24 Nov 2021 | 08:05
Boxing fans should be ready for a busy night on Saturday, with a pair of big events on the docket. On DAZN (8 p.m. ET), Teofimo Lopez finally steps into the ring with George Kambosos Jr., while a Showtime card (10 p.m. ET) returns to Las Vegas for a super bantamweight unification bout between Stephen Fulton Jr. and Brandon Figueroa.
Lopez will be defending his WBA, IBF and WBO lightweight titles against Kambosos in a fight that has been rescheduled over and over since the initial purse bid in February. Meanwhile, Figueroa will put his WBC world super bantamweight belt on the line against Fulton, who is risking his WBO world title, in a unification bout that anchors the action on Showtime.
As we close in on fight night, let’s take a look at the biggest storylines heading into a huge Saturday night.
1. It’s finally time to move on for Lopez
Triller’s attempt to make a splash in the boxing world by turning in a massive purse bid to win promotional rights to Lopez vs. Kambosos turned into one of the most frustrating journeys in sports in 2021. Unfortunately, it also resulted in nearly a year of Lopez’s career being wasted, and just one year after Lopez shared many Fighter of the Year awards with Tyson Fury. Instead of quickly taking care of his IBF mandatory duties against Kambosos and ending 2021 with a second fight, possibly against one of the many big names in the lightweight division, Lopez was stuck in neutral as the date was pushed over and over again. Things came to a head with the most ridiculous postponement of all, as Triller canceled an Oct. 4 date when CEO Ryan Kavanaugh “realized” that a Monday date during NFL season would conflict with Monday Night Football, an American sports staple since 1970. While Lopez eventually agreed to the date change — one of no less than four changes in “official” date, with many other dates floated — Kambosos refused and Triller was ruled in default of their purse bid, turning duties over to Matchroom Boxing who handled booking the new date with little drama.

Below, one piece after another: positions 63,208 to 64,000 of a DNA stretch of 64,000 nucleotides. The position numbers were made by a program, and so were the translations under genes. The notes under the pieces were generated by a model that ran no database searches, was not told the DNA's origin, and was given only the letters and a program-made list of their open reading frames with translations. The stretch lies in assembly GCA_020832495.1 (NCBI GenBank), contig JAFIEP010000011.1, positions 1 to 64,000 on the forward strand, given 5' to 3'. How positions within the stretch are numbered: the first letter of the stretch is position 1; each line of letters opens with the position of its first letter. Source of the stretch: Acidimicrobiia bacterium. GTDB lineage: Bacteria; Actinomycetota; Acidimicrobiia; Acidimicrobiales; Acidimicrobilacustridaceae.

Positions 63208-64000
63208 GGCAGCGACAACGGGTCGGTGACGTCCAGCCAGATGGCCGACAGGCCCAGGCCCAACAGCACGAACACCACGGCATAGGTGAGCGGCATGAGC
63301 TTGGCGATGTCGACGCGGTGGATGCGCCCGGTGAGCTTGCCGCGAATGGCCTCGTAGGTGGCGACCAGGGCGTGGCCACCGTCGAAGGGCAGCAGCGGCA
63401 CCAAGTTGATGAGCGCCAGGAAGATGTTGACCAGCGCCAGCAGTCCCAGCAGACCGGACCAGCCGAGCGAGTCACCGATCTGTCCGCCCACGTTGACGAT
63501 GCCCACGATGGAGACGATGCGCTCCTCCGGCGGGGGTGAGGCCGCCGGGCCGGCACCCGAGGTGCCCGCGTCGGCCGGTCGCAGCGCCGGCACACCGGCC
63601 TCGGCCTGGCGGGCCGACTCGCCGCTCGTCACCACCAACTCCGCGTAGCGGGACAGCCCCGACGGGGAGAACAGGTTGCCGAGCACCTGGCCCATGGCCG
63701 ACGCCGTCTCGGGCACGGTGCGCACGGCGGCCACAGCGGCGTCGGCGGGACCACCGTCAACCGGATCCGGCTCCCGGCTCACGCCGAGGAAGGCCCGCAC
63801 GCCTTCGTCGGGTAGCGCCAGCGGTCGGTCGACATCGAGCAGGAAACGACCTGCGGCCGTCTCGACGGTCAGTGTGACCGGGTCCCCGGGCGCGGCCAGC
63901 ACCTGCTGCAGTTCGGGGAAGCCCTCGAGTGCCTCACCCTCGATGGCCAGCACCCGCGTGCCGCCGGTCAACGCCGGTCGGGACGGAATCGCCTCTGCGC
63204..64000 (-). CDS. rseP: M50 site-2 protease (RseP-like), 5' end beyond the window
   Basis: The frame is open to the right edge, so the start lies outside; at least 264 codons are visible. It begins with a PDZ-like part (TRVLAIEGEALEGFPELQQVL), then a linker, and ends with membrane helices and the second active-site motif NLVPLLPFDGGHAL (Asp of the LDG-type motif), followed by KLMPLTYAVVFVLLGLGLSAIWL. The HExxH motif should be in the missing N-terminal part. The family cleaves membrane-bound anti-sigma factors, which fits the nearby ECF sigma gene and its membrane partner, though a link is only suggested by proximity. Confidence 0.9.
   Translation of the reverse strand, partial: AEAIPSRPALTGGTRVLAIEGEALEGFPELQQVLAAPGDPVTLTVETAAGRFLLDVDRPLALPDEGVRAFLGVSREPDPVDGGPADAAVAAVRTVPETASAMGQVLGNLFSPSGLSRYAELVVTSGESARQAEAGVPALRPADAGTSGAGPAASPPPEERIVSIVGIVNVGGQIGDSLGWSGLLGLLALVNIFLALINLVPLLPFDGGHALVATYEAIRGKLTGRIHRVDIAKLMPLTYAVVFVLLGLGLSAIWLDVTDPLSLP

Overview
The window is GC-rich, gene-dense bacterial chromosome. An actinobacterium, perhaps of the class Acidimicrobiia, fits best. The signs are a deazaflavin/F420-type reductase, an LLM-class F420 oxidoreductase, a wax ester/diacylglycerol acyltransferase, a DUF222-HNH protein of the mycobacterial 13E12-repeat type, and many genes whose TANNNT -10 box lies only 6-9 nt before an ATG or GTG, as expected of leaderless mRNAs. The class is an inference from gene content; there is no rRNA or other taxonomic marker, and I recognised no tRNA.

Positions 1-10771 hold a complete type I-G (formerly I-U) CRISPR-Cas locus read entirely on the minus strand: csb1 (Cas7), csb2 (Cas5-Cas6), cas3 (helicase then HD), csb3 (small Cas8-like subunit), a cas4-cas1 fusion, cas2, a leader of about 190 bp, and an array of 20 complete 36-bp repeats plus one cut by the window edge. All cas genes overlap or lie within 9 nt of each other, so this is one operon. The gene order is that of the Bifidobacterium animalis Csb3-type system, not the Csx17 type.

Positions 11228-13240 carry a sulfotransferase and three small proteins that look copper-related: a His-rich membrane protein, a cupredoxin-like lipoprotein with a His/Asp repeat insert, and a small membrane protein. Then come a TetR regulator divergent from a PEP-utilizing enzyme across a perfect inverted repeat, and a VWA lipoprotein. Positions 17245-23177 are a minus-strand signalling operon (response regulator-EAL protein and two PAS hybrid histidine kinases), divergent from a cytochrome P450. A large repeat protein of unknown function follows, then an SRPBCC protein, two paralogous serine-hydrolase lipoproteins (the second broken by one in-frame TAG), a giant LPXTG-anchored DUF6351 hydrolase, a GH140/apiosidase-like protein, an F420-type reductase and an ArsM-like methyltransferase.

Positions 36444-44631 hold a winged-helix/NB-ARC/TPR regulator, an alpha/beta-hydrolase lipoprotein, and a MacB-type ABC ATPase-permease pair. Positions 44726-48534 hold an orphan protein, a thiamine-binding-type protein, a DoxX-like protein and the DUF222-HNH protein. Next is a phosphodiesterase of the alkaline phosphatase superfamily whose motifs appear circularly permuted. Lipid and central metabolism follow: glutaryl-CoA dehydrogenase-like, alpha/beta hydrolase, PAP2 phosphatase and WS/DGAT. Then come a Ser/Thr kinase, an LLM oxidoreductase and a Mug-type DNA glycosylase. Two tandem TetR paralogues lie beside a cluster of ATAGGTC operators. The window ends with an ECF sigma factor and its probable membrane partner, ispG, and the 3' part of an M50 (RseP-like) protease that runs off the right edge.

At the risk of overlooking Kambosos, who is a credible and skilled fighter, the biggest story coming into Saturday is that, hopefully, Lopez can finally move on to more fights the fans truly want to see. That may start with a rematch with Vasiliy Lomachenko, the longtime pound-for-pound elite whom Lopez upset to become unified lightweight champion in October 2020. But options for big fights abound in the lightweight division. Devin Haney, Gervonta “Tank” Davis and even Ryan Garcia are all big money fights in the division. Kambosos is going to get his shot because boxing is structured in a way where mandatory opponents are often only mandatory for the sanctioning bodies and no one else. Now, it’s time for Lopez to take care of business as expected before moving on to bigger and better things.
2. Fulton vs. Figueroa is a sneaky good fight
Unification bouts are almost never a bad thing for boxing. Fulton and Figueroa are fighting in not only a bout to unify the WBC and WBO titles at 122 pounds, but the winner has a legitimate chance to establish themself as the world’s top junior featherweight, with only two-belt champion Murodjon Akhmadaliev having a claim otherwise. Already ticking the boxes of being a unification bout and between two of the three elite fighters in the division, Fulton vs. Figueroa is also just a good fight. Neither man is a superstar in terms of public perception, but these are the kind of fights, balancing big risk with big reward, that can take either to the next level.